The Street Photography Audience

“Photos don’t exist without other peoples’ eyes” Interesting words from photographer John Sevigny on the always thought provoking United Nations of Photography podcast with Grant Scott.

For sure there are times that photographs are personal, for me only, but listening to this podcast was one of those moments that I pulled over the car, got out my pad and pencil to scribble down the words above. I think I agree - an audience is required.

Because street photography is not particularly commercial, certainly in respect of print sales compared with landscape or fine art, the audience is, I think, narrower. Even more so when eliminating documentary photography which is so often clubbed in with the genre.

It has made me think about who the audience is specifically for street photography. Is it just other street photographers? And then how to broaden it - that would seem the logical progression of “other peoples’ eyes” being a crucial thing for the existence of the image. This week I visited Photo London at Somerset House, street photography does feature noticeably, but then if the large number of Fujifilm X100s and Leica Ms are anything to go by, street photographers were very well represented among the attendees. Most of my traceable website visits certainly seem to be from other street photographers, through social media or searches for street photography equipment.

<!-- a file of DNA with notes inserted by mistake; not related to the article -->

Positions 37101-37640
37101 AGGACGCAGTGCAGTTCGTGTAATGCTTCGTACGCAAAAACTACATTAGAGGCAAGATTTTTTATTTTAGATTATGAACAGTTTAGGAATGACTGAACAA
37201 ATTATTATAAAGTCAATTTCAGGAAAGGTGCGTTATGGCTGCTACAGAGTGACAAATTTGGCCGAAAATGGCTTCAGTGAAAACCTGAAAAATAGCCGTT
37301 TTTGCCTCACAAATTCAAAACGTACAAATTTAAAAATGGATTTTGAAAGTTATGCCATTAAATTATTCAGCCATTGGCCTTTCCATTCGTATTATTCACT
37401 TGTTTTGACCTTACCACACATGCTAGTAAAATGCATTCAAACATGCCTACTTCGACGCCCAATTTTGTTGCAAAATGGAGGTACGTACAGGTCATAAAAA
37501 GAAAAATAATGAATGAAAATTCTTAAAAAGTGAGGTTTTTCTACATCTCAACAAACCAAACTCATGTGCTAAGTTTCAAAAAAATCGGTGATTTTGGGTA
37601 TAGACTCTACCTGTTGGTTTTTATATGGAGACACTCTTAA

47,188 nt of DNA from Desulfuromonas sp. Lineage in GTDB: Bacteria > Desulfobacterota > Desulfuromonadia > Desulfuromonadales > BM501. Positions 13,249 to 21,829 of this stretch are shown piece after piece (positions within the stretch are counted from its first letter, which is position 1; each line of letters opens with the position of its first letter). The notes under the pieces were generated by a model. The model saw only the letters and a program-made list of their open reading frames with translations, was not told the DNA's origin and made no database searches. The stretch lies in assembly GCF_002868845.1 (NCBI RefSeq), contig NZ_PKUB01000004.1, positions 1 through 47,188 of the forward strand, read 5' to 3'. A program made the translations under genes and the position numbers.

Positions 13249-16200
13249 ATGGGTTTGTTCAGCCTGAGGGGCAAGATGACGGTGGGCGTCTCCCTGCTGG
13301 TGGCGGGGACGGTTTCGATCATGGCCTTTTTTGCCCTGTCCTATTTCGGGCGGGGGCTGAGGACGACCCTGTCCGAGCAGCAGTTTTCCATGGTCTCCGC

Contradicting perhaps my previous article on Instagram being bad for photography, whilst amateur or recreational photographers’ images used to be for ourselves, families and friends, they are now for everyone or at least a much wider community.

Historically you would only see the photography of famous or well known professional photographers; hobbyists work would be as good as invisible. And now of course even with a few hundred followers, my images are widely seen - probably more so than had they been exhibited in a local café or library a decade ago.

So an audience, albeit a niche one for street photography, does exist. And I think it is the documentary nature inherent with street photography that will draw a larger audience over time.

I think street photography, or people photography as I still call it, is important in its own right. While a set of documentary images tells a vital story or brings awareness to a situation, the broader body of street photography continues to write a history in pictures of the time and the people - completely aside from any artistic appeal. I photograph because people interest me and faces, situations and interactions tell a little story, imagined or real.

Almost like other people’s snapshots - in some ways these photos are no different to family snapshots, just grabbing a memory or reminding you of a situation or person, you just make more assumptions the less you know about the person or situation.

I think it will be a large body of street photography, tiny contributions by a colossal number of photographers, that will make up this future archive, rather than significant contributions by a few as has happened in the past. Whilst modern day masters have and will continue to emerge, maybe this is the perfect example of democratisation of photography.

Using Format